Live Oak Decline
|This article is an orphan, as no other articles link to it. Please introduce links to this page from ; try the Find links tool for suggestions. (June 2010)|
|Live Oak Decline|
|Origin||Austin, Texas, United States|
|Past members||Cody Banks|
Live Oak Decline is an alternative rock band from Austin, Texas.
- Noah Watson - Vocals, Drums, Guitar
- Greg Combs - Guitars
- Keld Ewart - Bass
- Rob Schilz - Drums
- Steve Littleton - Keyboards
Live Oak Decline began in 2001 when Combs, Ewart, and Watson moved into a house together on Live Oak Street in Austin, Texas. The neighbors were not accepting of their partying and late night recording sessions, so the band often joked about being the decline of the neighborhood's peaceful reputation. Shortly after, the band's name was coined. It has also been implied the name is meant to send an environmental message. Live oak decline is actually another term for oak wilt, a tree disease that can devastate live oak tree populations. A bird has always been the subject of their logos.
For the band's first several shows at Austin's famous Antone's, Cody Banks was recruited to play drums, while Noah performed up front playing acoustic guitar and singing. They recorded a 4 song demo (Coffee & Cars, Ups and Downs, A Song To Fall Asleep To, Circles), and planned to begin work on a full-length album. Littleton, an experienced keyboardist, had recently moved to Austin from Oklahoma, and had planned to begin recording with the group. Only weeks into the recordings, Watson quit and for personal reasons. For the next few years, he recorded and performed with several other musicians in different projects, including Tucker Livingston and Spoon bassist Joshua Zarbo. The other members would also continue to perform with other bands, including Django Walker (Jerry Jeff Walker's son), Dexter Freebish, and Stoney Larue.
In the winter of 2005, Combs, Ewart, Littleton, and Watson began discussing the possibilities of re-uniting to complete the album they started in 2001. They would eventually begin rehearsing and performed their first show with Littleton at Antone's in Austin, Texas, with Watson on drums while singing lead. Shortly after, they decided to record the album themselves, and built a studio in Ewart's house. One of the tracks, entitled "Woody Harrelson", is about an encounter with the actor at Austin's famous natural spring swimming hole, Barton Springs. After a full year of recording 11 songs, the band hired Nick Brophy for mixing and mastering in Nashville, Tennessee. Brophy has mixed albums for Everclear, Avril Lavigne, The Rolling Stones, and Hootie and the Blowfish. After several weeks working with Brophy, the band released their self-produced debut album at Stubb's in Austin, Texas on January 31, 2007. Rob Schilz, drummer for Dexter Freebish, was recruited to play drums for the CD release and would perform with Live Oak Decline several more times, including a live performance on ME TV. Watson eventually took over drums while still singing lead, and has performed this way since.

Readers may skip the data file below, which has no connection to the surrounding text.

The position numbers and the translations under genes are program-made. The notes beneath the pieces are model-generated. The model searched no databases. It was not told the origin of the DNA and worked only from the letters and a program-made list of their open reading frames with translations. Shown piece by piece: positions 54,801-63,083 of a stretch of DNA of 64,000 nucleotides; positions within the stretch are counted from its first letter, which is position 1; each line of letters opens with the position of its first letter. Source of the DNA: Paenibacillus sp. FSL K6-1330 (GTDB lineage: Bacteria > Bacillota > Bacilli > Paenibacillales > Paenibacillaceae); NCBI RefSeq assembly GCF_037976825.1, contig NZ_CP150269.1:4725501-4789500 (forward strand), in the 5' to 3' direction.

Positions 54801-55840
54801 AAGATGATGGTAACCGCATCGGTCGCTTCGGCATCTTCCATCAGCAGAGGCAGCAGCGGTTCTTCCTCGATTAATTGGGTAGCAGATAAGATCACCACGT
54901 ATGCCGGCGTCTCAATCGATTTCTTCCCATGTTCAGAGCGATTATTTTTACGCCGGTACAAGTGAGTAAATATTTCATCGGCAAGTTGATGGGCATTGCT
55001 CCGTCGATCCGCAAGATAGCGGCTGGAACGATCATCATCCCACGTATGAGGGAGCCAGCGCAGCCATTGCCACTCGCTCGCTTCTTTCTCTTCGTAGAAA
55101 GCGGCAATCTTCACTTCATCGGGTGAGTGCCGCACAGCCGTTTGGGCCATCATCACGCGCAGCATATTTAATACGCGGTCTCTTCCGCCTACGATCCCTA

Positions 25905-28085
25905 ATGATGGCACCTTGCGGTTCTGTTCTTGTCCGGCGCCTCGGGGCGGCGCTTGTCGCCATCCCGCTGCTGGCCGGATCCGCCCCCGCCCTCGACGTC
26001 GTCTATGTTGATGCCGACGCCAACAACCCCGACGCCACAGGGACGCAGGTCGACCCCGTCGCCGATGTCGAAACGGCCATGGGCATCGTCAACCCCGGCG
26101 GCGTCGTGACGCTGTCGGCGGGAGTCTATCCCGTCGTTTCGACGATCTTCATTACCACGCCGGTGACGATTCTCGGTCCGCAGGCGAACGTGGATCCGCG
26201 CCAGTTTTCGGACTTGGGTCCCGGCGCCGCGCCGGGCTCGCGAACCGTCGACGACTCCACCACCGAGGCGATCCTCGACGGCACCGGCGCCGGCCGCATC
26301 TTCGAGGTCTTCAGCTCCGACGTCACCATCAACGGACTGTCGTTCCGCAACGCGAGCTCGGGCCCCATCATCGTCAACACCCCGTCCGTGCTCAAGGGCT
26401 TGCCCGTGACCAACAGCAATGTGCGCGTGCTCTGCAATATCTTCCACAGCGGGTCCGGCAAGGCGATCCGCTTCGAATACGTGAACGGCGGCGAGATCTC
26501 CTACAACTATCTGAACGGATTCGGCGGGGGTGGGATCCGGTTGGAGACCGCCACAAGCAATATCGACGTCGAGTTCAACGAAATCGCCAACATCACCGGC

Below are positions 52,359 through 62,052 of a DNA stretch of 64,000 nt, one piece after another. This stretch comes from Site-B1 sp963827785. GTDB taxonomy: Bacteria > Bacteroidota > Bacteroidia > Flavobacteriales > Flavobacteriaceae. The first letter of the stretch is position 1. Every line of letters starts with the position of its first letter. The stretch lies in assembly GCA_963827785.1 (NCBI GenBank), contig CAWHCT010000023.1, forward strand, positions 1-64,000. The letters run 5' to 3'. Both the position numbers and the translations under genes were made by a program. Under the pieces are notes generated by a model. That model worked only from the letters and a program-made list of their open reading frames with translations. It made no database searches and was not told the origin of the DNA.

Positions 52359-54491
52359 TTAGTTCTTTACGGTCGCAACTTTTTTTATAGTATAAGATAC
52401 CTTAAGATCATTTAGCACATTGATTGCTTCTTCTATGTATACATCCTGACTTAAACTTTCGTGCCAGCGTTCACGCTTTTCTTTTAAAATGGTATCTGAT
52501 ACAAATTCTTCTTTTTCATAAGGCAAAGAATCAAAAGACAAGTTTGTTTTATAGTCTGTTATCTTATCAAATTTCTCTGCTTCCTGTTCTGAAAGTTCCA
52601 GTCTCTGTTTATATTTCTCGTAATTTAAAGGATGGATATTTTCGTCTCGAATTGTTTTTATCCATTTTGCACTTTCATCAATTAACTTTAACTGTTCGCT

Noah Watson has since released a solo track, "When the Cold Wind Blows", on his website and has stated another release is in the works.
Produced by Live Oak Decline
All songs written by Noah Watson
Engineered by Greg Combs, Noah Watson, and Morgan Spenceley
- Woody Harrelson
- Meet Me At The Climbing Tree
- Does Anything Ever Change?
- Coffee & Cars
- A Song To Fall Asleep To
- The Earth Is Much Bigger
- Too Many Dollars
- I Forgot How Sweet It Is
- Sweet Oxygen
- Black Edged Letters
- "Austin foursome Live Oak Decline taking root in Laredo". Laredo Morning Times. 2007-08-24. Retrieved 2009-03-23.
- "Hello World". Austin Music Magazine. 2/01/2007. Retrieved 2009-03-23.
- "Austin's Live Oak Decline headed to St. Patrick's Day Fest". Times Record News. 3/06/2009. Retrieved 2009-03-23.
- "Live Oak Decline". The Eagle. 2009-01-29. Retrieved 2009-03-23.
- "Live Oak Decline brings unique sound back". The Daily Texan. 2007-01-31. Retrieved 2009-03-23.[dead link]
- "Live Music: Live Oak Decline". Austin Music Magazine. 2007-05-05. Retrieved 2009-03-23.
- "Cody Canada & The Departed Official Website". Cody Canada & The Departed. 2011-01-01. Retrieved 2011-02-20.